The Galilean ministry is finished, and Jesus is at home. In the next chapter, Jesus begins the trip to Jerusalem and the cross. In the important time between the public ministry and the journey to Golgotha, Matthew records Jesus’ teaching about how the church ought to behave.
I once had a chance to talk to a priest of a large and vibrant church, “What is the secret to growing a big church?” I asked, the priest answered, “If you want to get big, you must learn to think small.” He went on to say that the leadership of his church was continually asking questions like, “What is the full experience of a single mother with a ten-year-old and a toddler who arrives at our church on Sunday morning? Does she know where to park? Is there help for her when it is raining? Does she know where she is supposed to go and how to get her children to the right places?” He explained to us that his leadership had adopted a disciplined approach of thinking small.
This might have been mostly about church growth; however, it may be that he was cultivating an important gospel theme. The story of the shepherd with a hundred sheep calls every church to think smaller. How do we assure that we do not get so caught up in the big ideas of our church and community that we fail to meet the ministry needs of the one? How do we adopt a pastoral sensitivity that personalizes the gospel for individual persons?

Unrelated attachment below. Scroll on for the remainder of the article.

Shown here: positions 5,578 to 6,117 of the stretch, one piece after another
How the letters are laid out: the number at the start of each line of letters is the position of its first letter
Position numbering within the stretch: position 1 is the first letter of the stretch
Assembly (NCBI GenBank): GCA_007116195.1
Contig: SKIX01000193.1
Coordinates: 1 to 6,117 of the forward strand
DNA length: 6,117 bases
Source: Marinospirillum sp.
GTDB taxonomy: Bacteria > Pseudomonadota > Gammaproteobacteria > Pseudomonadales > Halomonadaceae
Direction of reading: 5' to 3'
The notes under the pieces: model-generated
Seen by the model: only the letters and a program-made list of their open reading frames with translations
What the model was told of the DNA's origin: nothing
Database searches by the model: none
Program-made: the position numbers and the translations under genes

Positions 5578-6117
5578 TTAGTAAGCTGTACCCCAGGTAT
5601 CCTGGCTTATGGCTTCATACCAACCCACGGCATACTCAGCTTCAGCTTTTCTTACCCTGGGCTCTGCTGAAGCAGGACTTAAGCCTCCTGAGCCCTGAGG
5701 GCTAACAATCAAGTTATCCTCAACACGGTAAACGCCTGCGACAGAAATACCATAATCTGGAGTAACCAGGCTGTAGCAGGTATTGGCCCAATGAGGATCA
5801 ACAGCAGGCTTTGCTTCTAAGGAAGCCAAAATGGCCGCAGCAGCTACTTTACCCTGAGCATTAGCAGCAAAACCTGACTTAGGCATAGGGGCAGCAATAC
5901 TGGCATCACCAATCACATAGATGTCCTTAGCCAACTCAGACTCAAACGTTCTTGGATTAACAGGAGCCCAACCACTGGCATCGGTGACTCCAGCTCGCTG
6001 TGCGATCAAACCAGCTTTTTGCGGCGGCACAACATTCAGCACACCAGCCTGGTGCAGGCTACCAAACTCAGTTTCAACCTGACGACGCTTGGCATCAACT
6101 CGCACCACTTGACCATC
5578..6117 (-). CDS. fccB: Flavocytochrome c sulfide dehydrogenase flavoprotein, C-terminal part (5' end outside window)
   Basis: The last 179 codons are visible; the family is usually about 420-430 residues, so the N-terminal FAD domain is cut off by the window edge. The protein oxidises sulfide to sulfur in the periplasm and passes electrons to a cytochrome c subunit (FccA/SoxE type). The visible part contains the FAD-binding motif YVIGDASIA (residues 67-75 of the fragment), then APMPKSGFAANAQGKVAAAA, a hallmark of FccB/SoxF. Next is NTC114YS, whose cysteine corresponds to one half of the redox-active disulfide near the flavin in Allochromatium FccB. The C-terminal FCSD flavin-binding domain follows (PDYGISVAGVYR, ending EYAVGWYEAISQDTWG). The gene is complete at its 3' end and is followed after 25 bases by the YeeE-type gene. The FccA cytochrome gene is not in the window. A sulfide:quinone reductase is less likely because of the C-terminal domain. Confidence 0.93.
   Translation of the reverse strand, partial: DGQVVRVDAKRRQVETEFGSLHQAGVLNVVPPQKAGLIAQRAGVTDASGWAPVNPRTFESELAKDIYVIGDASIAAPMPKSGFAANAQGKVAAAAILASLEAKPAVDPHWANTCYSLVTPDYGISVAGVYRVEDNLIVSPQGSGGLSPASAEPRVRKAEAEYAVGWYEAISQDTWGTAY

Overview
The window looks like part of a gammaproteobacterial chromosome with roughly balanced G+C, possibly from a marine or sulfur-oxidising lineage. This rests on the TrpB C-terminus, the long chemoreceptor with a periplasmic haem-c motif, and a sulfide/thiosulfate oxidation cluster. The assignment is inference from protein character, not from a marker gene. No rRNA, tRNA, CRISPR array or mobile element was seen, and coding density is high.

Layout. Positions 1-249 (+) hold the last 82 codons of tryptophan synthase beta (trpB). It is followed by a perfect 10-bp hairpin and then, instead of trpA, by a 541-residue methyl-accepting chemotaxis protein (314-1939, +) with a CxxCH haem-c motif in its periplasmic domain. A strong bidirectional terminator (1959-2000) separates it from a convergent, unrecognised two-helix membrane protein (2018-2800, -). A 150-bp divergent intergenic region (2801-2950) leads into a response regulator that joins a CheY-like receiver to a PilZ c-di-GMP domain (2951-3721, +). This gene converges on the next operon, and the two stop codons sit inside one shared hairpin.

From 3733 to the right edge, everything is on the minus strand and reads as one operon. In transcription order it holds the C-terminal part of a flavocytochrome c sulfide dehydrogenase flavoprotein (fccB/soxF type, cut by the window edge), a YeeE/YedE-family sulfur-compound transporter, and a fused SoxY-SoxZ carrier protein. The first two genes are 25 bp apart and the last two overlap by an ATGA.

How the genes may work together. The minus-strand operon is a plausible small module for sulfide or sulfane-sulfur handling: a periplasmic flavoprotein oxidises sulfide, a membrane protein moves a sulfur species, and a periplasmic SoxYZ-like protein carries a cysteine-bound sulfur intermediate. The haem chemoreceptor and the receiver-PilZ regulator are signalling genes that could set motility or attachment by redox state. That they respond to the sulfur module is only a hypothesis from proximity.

We could make the case that the church of Jesus Christ has suffered from not thinking big enough and bold enough. We could also make the case, however, that Jesus is calling us in this chapter of Matthew’s Gospel to think smaller. If we continue to give pastoral attention to the small matters of church life, then the weeds of discord will not strangle the growth of God’s kingdom. We have a pastoral challenge to think small enough to chase down the lost sheep.
Giltus Mathias CP is a Passionist living in St.Brigid’s Retreat, Marrickville, Australia.